When the creative process is excruciating
When the creative process is excruciating

When the creative process is excruciating

For my previous post I experienced a real challenge in writing about Redefining success and it got me thinking about when the creative process is excruciating: how we can engage it in healthier ways and not lose any of our creative potency.

In college, I exemplified the struggling artist. I wrangled and wrestled mentally and emotionally with every project. I would agonise over ideas, take criticism to heart and land into places of utter deflation. After the agony, eventually, I would experience the ecstasy of pure creative clarity and flow. It was a roller coaster cycle I rode for years until it became untenable for me emotionally and physically: I had to learn how to stop battling, and develop a new approach.

The new approach started along my journey of learning how to take better care of my body, heart and mind: through therapy, meditation, yoga and conscious dance. I resisted taking better care of myself for many years to begin with; I was afraid that in getting off the roller coaster of agony and ecstasy I would loose my creativity; I was entrenched in the idea that my creativity came from my pain.

I learned very slowly how to care for myself and how to access my creativity in new and nourishing ways. I notice now though, that every time I lean in to a new creative outlet I have the tendency to hit my old patterns, like ‘falling off the wagon’. So this remains an on-going process for me, I take one-step at a time and I have certain practices that I come back to regularly.

Hello discomfort zone!

“The more time you spend in your discomfort zone, the more your comfort zone will expand” Robin S Sharma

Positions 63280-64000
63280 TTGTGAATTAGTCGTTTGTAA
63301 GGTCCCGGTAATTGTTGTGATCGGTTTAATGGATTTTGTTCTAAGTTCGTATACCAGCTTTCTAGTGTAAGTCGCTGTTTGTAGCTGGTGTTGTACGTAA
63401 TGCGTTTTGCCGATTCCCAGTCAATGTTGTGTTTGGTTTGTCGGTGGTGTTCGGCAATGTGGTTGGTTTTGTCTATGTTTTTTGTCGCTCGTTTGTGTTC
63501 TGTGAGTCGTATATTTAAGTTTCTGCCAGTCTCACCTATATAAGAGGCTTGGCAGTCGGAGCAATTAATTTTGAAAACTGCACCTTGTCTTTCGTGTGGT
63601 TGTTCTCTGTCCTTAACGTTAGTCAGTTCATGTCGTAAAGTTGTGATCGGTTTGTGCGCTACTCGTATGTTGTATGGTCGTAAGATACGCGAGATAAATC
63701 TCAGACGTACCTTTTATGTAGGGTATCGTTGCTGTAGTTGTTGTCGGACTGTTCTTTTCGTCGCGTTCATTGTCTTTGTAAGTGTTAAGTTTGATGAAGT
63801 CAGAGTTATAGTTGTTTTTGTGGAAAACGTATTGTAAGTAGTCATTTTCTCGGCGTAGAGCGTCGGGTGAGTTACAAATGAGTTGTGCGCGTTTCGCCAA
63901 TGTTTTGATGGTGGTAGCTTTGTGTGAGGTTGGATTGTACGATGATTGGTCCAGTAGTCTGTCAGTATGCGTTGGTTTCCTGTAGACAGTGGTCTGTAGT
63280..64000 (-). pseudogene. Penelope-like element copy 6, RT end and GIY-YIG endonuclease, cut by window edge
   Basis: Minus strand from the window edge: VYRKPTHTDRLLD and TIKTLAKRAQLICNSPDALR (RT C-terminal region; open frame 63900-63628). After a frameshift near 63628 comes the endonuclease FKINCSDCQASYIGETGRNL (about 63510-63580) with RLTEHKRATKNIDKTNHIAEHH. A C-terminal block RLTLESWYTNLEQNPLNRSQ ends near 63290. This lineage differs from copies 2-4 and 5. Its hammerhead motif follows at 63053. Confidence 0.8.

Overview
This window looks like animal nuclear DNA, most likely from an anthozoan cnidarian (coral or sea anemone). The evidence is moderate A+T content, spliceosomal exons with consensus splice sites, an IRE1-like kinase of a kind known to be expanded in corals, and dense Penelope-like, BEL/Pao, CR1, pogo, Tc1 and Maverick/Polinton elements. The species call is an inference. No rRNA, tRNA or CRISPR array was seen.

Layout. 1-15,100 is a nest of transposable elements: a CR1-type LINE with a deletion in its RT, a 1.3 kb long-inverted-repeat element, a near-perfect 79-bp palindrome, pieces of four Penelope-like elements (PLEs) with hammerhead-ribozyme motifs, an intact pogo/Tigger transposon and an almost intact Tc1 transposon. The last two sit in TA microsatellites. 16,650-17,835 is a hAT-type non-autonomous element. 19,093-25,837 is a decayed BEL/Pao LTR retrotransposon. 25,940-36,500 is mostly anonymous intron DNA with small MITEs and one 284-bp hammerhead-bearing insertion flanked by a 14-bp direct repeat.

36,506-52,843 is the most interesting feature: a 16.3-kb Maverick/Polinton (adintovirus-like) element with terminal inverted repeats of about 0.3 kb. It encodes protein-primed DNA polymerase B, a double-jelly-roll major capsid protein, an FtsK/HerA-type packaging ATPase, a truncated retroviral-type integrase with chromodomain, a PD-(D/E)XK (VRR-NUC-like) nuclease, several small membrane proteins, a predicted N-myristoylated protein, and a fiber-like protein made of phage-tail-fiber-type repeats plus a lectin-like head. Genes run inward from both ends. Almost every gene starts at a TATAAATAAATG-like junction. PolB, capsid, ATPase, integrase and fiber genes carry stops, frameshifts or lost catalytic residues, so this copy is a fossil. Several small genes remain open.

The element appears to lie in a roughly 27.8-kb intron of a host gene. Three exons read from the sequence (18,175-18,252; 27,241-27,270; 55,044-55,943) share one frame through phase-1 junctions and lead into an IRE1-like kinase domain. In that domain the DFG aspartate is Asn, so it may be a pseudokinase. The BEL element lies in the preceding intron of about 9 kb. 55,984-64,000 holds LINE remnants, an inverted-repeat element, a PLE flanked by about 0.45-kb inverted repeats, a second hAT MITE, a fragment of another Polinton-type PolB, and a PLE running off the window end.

To create something new you need to leap before you are ready, and engage new ideas, approaches and ways of thinking that are not always comfortable. The painting doesn’t paint itself. The book doesn’t write itself. If there is no discomfort then there is nothing to challenge and ignite your creativity. And at the same time, extreme discomfort is not a prerequisite for creativity.

It is important to find your balance: get comfortable with your discomfort, learn how to befriend your creative process, build on your own creative capacity, trust the timing of your creative leaps of faith and temper this with dedication to supportive self-care practices for your physical, emotional and mental health.

Return to your senses

A key practice for me is learning to stop, and simply come back into the awareness of my physical body. Bring attention to your breath. Pause and listen to your beating heart. Feel your feet on the ground. Smell the air and listen to sounds around you. Tune in to your tastebuds. Try to regularly bring your attention back to the present in simple mindful moments.

Coming back to your five sense can significantly reduce your stress levels and give you some breathing space, allowing you, over time, to track and understand your own creative process: recognising your own patterns and pit-falls and learning what rhythms and practices work best for you.


When you are stressed, overwhelmed or in a place of excruciating creative pain you are usually frozen, with shallow breathing and clenched muscles. But your body is made to move, and the movement of the body helps you to de-stress, regulate your breathing, stretch our muscles, think more clearly and open up to creative flow.

So, find a tune that you love: clear yourself some space, put on headphones or crank up the speakers and just simply breathe and move your body. [If you’re curious about how dance could resource your creative practice you are welcome come long to one of my Creative nest sessions].

Take a break

Sometimes you just need to rest: take yourself away from what you are doing for even a few minutes, simply close your eyes, if you can, have a siesta and do what you can to get a good nights sleep.

Turn the page upside down

When I’d get stuck on a still life drawing in school my art teacher used to tell me to turn the page upside down and look at the drawing again. Getting a different perspective can be incredibly revealing and liberating.